Switch to Accessible Site
The future depends onwhat you do in the present
Couple Riding Bikes

HELP FOR PANIC ATTACKS

Do you or someone you know suffer from PANIC ATTACKS? Here are 11 helpful tips to "flip the switch" and calm yourself. Check out the full article here! https://mindbodywise.com/blog/panic-attacks-11-tips-to-flip-the-switch/

1. PAPER BAG METHOD – Cover your nose and mouth with a paper bag. Breathe as deeply as you can through both your nose and mouth (inflating your belly and chest) for at least a minute.
2. HOLD YOUR BREATH – If you hold your breath for 15-20 seconds (repeating this a several times), it helps to slow your heart and calm your hyperventilation quickly.
3. CONSCIOUS 1:2 BREATH – Bring your hands to your belly (not your chest, as you’ll feel your fast heartbeat and this sensation may induce more anxiety), and feel your inhales and your exhales inflate and deflate. Try to double the length of your exhale, which is proven to slow down your central nervous system.
4. GET PRESENT – With an open palm, tap your body beginning with your feet. Feel the sensation of your hands against your body and your body receiving the touches and taps. Take your time to notice the experience in its entirety, moving from toes to head. Experiment with different levels of pressure and soft fists versus open palms.
5. GROUND YOURSELF – Lay on your back, on the floor with weight on top of you. When you are panicking, it can feel like you are floating off the ground and into the ether. Feeling your body supported by the firmness of the floor with a heavy pillow or blanket on top of you (or your dog) while breathing deeply can help to flip the switch on your panic quickly.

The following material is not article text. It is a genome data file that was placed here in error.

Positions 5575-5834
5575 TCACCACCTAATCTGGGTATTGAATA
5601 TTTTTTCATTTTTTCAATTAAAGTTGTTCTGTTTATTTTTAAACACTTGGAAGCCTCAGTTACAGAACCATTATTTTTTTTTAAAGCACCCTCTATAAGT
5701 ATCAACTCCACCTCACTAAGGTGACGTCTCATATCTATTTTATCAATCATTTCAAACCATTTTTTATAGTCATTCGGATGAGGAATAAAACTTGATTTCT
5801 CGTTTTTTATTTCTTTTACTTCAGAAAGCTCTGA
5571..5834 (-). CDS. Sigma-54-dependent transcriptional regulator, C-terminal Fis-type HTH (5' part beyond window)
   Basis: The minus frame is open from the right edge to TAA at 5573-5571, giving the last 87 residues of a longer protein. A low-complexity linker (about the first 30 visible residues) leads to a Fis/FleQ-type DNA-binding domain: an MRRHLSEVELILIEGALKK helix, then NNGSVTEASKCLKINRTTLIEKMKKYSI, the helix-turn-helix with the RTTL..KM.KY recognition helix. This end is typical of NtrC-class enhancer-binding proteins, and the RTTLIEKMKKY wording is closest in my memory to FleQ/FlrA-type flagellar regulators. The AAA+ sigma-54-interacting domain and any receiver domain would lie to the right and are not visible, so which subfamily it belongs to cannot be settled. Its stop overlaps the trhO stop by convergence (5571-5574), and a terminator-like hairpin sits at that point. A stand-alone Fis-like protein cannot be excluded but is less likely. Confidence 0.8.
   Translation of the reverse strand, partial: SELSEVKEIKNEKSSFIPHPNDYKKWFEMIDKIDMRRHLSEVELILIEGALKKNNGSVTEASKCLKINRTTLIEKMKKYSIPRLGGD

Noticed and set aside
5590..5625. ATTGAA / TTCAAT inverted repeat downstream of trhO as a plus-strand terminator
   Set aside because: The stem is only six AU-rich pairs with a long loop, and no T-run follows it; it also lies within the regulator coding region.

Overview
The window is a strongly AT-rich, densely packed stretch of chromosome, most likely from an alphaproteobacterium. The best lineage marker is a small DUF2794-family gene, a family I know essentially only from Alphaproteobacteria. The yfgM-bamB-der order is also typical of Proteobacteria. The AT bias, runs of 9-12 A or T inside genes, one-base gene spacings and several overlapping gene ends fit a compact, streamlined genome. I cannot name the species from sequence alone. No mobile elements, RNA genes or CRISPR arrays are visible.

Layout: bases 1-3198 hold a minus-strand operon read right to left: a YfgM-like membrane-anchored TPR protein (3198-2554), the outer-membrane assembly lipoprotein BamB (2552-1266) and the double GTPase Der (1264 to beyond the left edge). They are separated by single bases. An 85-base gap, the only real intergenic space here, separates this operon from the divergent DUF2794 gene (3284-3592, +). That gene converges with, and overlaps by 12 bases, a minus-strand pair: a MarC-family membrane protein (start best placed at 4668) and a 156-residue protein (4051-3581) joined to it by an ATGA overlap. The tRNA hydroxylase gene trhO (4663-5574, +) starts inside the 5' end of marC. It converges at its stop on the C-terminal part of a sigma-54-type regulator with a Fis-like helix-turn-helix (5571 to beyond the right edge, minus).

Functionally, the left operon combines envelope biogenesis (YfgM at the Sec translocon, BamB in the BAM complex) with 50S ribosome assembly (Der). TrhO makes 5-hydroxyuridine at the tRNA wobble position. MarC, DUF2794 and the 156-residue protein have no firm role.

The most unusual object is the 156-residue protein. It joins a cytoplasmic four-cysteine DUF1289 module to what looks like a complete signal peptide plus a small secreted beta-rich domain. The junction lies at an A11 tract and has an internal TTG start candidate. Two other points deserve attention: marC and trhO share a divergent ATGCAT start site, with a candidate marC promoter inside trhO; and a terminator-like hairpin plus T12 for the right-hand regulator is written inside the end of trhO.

6. MOVE – Jump! Dance! Walk! Run! It doesn’t matter which you choose – what matters is that you get your body moving. The trapped feeling that comes with panic is much more easily dissipated when you get moving. It might be challenging, while in the midst of panic, to get yourself out the door, but if you can muster the courage – it could be your saving grace.
7. EYE PILLOW – Light pressure on and around your eyes is a great way to stop panic in its tracks. Use an eye pillow and if you aren’t hypersensitive to scent, purchase an eye pillow with lavender scent for bonus calming effects. Another, more intense, option is to use a cold eye mask. The cold temperature with the light pressure can be an effective way to stop panic in its tracks.
8. LAUGH – Did you know that it’s nearly impossible to laugh and panic at the same time? So, if you can make yourself laugh (even if it starts off as a fake laugh), you can ward off an on-coming panic attack. Start with an exaggerated fake laugh, if you can’t get a real one going, and see where it leads. The louder and sillier you can get, the better.
9. DISTRACT YOURSELF – With mild panic it’s possible to distract yourself to stop the sensation of anxiety. Turn on an upbeat song you like, a TV show that engrosses you or that makes you laugh. It’s best to make a list of these before you have the panic attack, so you have your go-to distractions ready and no thinking is required (remember: panic lowers your ability to think clearly).
10. REMIND YOURSELF – If you can, even in the midst of the chaos of your panic, remind yourself that just like everything else in life – nothing lasts forever. This feeling and sensation will pass, just like all feelings and sensations do.
11. EXTREME METHOD ICE DUNK – This is only suggested for when you’ve tried everything else and you are in extreme panic mode. If you have a heart condition or an eating disorder, do NOT do this. Fill a wide bowl with 1/3 with ice. Add cold water, leaving some room at the top. Take a deep inhale and then plant your whole face into the water for 30 seconds. Make sure you get the check bones and above your eyes fully immersed in the icy cold water, as these are key areas that connect with the vagus nerve (fight/flight/freeze response).
AVOID: The following list includes some of the most common triggers for anxiety and panic, so stay away as much as possible from: caffeine, sleep deprivation, dehydration, smoking, narcotic drugs and alcohol.